USCHO: What could the Dutchmen improve upon going forward?

Bodie: Coming out on a Friday and playing really hard for 60 minutes. The past two weekends, we’ve come out slower on Fridays, and that obviously resulted in our first loss this season.

Around the league

Brown: Mike Clemente earned an impressive fourth career goaltender of the week award for stopping 56 of 60 shots last week. Also worthy of praise was Jack MacLellan, who went 31-14 on faceoffs against both Dartmouth and Princeton.

Clarkson: ECAC Hockey goaltender of the month Paul Karpowich leads the charge here, but the power play remains potent at 12-for-44 (27.3 percent). All this has led the Golden Knights to their best start since 2006-07 (5-1-2).

Colgate: The Niagara Purple Eagles stopped Vaughan’s chase for 300 with a 2-1 victory over the Raiders last Saturday. The Purple Eagles could not stop Austin Smith from scoring his 49th and 50th goals on Friday, however. The next night, they did halt Smith (the ECAC Hockey player of the week)’s five-game goal streak.

Cornell: Joakim Ryan’s multiple-point game against Mercyhurst (two goals, assist) was the first by a Cornell defenseman since Feb. 5, a space of 11 games. The freshman’s feat was recognized with his first ECAC Hockey rookie of the week award.

Harvard: The Nov. 4 start to the season does not bode well for the Crimson, historically speaking. They went 0-5 from 2001 to 2010 in first games in November, against 3-1-1 in first games in October. Their last November opener win was on Nov. 3, 2000 (3-0 at Brown).

Princeton: The Tigers snapped a couple of series streaks recently. First, in Game 1 of their season on Friday, they snapped Yale’s five-game winning streak in that series with a 2-2 tie. However, on Tuesday night, they saw their three-game unbeaten streak against Quinnipiac snapped in a 5-2 loss.

Quinnipiac: Perhaps it was the shock at being named player of the month for October, but even in a 5-2 win over Princeton Tuesday, Jeremy Langlois was unable to reach the scoresheet for the first time in nine games. It was not for a lack of trying, as he led the Bobcats with five shots. Rookie of the month Matthew Peca’s streak, however, extended to eight games and nine points with an assist.

Rensselaer: This is the first time in three seasons the 1-6-0 Engineers weren’t able to bounce back from a rough start. Last year, they were 0-1-2 after three games, but 3-1-3 after seven. In 2009-10, they were 1-2-1 after four games, but 4-2-1 after seven.

St. Lawrence: Remember the Saints? They last played on Oct. 15 and will play Friday vs. Union. At 20 days between games, they are coming off their longest break between regular season games (not including December) since 2001-02, when they went 15 days between seeing competition (Oct. 20 to Nov. 3).

Yale: Congratulations, Nicholas Weberg. You’re officially the first Norwegian to ever score a goal for Yale in a season-opening game. That, and you’re the first Norwegian to ever play for Yale.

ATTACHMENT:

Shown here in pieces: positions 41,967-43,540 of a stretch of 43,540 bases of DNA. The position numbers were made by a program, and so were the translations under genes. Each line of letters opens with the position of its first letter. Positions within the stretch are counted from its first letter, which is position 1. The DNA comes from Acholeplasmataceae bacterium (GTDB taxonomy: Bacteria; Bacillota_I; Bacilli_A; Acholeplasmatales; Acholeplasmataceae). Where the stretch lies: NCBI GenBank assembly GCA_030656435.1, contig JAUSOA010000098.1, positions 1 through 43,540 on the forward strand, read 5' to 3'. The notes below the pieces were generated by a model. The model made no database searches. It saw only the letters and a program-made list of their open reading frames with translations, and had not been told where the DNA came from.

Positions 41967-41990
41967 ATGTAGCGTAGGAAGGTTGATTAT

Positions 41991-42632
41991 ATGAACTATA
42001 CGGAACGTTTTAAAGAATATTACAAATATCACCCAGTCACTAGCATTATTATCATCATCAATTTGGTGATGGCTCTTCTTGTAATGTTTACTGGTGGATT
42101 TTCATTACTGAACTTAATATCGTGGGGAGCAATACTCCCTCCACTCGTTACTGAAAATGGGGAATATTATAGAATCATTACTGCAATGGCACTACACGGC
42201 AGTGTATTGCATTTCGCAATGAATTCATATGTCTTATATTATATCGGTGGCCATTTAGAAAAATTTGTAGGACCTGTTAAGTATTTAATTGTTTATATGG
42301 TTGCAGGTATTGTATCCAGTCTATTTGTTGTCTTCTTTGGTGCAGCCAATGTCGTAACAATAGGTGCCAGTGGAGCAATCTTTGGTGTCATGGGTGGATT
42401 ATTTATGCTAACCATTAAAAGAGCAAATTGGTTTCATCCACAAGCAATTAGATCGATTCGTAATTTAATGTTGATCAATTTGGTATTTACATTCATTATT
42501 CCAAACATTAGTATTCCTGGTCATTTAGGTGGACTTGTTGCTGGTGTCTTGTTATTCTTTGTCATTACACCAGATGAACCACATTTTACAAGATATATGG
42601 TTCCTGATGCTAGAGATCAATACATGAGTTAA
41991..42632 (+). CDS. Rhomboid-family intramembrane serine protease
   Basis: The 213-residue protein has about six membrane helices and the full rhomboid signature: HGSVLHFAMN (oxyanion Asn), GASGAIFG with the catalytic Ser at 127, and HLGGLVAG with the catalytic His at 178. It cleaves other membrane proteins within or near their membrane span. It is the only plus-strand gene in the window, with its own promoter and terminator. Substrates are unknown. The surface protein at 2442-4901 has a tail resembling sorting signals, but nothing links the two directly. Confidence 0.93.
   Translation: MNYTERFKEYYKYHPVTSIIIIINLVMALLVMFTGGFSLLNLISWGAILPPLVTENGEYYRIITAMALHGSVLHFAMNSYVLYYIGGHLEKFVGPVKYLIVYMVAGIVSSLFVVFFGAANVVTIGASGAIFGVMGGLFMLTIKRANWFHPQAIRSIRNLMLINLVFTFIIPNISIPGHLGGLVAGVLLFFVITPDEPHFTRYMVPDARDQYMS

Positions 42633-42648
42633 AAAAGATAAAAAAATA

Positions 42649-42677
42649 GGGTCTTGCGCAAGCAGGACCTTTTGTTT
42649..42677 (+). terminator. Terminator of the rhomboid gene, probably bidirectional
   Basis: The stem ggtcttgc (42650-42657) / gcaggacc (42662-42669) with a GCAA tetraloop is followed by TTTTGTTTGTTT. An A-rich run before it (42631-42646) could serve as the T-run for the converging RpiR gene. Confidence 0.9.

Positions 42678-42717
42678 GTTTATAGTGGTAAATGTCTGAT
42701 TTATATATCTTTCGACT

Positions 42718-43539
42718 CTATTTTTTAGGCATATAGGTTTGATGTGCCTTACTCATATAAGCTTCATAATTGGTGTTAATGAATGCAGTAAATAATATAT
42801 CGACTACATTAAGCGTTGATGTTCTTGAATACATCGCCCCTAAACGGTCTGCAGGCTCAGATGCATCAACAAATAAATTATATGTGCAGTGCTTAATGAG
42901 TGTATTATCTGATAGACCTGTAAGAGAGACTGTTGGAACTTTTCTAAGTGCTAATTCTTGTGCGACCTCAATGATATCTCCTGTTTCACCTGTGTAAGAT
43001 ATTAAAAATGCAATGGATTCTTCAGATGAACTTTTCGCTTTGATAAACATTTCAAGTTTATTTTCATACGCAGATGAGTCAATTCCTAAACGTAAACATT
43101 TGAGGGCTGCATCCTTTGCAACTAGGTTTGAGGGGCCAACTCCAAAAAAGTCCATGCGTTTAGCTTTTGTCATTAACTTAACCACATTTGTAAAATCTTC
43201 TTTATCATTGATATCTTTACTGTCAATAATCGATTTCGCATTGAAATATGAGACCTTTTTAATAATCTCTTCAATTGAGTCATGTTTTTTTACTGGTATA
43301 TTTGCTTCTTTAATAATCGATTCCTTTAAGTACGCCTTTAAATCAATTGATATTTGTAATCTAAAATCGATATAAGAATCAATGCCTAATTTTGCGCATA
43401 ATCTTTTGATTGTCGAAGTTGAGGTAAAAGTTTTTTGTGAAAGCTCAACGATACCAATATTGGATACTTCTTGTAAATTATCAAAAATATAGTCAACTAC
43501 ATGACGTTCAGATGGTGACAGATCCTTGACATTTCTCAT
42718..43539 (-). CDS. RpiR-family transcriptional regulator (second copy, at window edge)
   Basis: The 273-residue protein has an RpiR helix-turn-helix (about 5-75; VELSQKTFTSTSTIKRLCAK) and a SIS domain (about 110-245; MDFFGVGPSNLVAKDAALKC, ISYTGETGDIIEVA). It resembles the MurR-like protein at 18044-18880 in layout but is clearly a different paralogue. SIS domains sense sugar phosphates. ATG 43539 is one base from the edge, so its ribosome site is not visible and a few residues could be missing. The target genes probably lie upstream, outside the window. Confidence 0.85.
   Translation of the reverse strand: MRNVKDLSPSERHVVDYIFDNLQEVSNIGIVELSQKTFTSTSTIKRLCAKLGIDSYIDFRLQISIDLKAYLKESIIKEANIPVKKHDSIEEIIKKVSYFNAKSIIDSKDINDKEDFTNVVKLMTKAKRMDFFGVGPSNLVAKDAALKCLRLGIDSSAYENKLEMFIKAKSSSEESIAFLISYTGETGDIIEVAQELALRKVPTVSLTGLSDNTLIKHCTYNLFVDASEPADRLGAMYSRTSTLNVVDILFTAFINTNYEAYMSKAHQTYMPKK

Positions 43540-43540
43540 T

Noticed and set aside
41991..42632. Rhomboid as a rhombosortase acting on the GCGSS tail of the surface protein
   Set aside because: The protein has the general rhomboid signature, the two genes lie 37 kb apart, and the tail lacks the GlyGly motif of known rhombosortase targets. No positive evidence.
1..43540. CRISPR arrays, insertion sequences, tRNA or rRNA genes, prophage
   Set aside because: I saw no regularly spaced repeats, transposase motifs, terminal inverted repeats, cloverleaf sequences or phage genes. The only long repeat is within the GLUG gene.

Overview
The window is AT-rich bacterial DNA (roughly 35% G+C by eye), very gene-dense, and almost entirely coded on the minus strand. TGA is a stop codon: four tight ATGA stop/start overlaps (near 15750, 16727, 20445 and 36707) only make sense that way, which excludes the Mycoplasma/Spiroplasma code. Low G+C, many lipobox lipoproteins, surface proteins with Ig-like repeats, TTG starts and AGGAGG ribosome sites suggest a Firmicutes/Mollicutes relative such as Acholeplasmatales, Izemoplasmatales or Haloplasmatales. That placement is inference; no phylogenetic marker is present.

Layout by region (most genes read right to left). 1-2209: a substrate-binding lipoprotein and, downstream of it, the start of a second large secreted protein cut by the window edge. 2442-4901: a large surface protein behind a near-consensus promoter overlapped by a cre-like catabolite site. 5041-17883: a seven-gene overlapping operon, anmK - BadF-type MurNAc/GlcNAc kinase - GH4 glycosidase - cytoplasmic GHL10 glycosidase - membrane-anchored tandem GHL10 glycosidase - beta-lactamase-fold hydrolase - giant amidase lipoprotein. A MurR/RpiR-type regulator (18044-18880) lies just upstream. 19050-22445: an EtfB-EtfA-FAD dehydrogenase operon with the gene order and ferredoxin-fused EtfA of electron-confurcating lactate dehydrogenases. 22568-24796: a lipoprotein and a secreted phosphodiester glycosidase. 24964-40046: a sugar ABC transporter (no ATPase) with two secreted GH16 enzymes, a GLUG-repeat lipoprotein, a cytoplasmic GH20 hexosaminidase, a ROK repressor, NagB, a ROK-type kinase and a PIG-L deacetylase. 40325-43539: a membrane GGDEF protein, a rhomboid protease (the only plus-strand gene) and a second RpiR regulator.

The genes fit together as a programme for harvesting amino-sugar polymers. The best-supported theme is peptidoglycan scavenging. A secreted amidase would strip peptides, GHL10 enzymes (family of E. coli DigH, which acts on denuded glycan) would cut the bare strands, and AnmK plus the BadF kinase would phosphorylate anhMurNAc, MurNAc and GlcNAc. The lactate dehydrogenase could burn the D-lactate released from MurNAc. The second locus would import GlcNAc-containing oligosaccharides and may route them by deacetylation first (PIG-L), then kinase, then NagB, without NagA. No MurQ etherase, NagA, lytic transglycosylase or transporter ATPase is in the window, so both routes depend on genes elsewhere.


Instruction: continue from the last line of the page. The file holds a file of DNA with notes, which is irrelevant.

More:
Top three alumni performances

First prize: Grant Clitsome (Clarkson), Columbus Blue Jackets — Wasn’t sure where he or the Blue Jackets were going this year, but a three-assist effort in a win over the Detroit Red Wings gets you on this list.

Second prize: Doug Murray (Cornell), San Jose Sharks — The former Big Red defenseman had a pretty good four-game stretch of two assists and a plus-2 rating over the last week.

Third prize: Colin Greening (Cornell), Ottawa Senators — In one four-game stretch, he doubled his points from the previous eight. He now has eight points in 13 games.

Top three recruit performances

First prize: Anthony Paskaruk (Clarkson), Brooks Bandits (AJHL) — He committed just late last week, and Casey Jones’ Golden Knights are getting a speedy, physical player with a good work ethic, according to his Brooks coach.

Second prize: Kevin Lough (Colgate), Cumberland Grads (CCHL) — This Ottawa-born defenseman had six points in six games in late October. He is a co-captain for the Grads this year.

Third prize: Michael Garteig (Quinnipiac), Penticton Vees (BCHL) — Last year’s top goaltender award winner (for Powell River) has played in 11 of the Vees’ 14 games thus far and put together a 9-2 record and a .912 save percentage.


  1. Maybe it’s a good thing RPI is currently being overlooked, could be a big shock to Clarkson this weekend when they’re no longer playing the worst 3 teams in the country and instead are playing a team who has been busy honing their skills against teams in the top 6 with their top forwards (Laliberte, O’Grady, Higgs) out injured…

    • We’ll see. Like it or not, RPI isn’t as good as they used to be and Clarkson is playing tough hockey right now. Getting beaten five games in a row, to any set of teams, in nothing to brag about.

      • Tough hockey = games against Notre Dame, Colorado College, Minnesota State and Ferris State

        Tough hockey != Sacred Heart, AIC, and Bentley


Please enter your comment!
Please enter your name here